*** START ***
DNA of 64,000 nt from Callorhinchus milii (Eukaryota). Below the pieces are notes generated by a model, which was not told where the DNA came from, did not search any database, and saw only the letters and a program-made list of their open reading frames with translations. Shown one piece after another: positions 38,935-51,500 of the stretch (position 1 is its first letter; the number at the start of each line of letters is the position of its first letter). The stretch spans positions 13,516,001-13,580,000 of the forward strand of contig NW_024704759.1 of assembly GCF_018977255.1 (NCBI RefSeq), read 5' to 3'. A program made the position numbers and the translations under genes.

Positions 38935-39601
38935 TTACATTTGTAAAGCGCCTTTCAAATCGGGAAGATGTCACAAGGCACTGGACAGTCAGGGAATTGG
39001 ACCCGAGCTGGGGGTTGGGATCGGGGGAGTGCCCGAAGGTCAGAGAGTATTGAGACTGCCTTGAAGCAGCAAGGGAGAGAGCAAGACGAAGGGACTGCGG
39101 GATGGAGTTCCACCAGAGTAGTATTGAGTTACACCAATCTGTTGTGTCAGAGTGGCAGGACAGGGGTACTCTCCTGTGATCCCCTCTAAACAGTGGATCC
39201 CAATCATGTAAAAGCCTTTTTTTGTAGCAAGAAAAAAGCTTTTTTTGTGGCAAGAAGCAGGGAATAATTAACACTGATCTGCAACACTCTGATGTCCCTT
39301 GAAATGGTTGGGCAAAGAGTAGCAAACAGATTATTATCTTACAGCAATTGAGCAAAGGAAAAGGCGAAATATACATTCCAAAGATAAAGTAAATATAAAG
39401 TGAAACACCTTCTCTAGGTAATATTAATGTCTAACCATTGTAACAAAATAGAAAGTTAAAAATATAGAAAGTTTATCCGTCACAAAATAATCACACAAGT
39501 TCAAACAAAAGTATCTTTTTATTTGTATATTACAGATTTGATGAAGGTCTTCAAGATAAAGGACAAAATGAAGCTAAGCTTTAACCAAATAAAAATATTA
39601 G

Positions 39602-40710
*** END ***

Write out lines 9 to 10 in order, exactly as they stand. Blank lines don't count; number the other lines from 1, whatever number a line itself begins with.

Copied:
39501 TCAAACAAAAGTATCTTTTTATTTGTATATTACAGATTTGATGAAGGTCTTCAAGATAAAGGACAAAATGAAGCTAAGCTTTAACCAAATAAAAATATTA
39601 G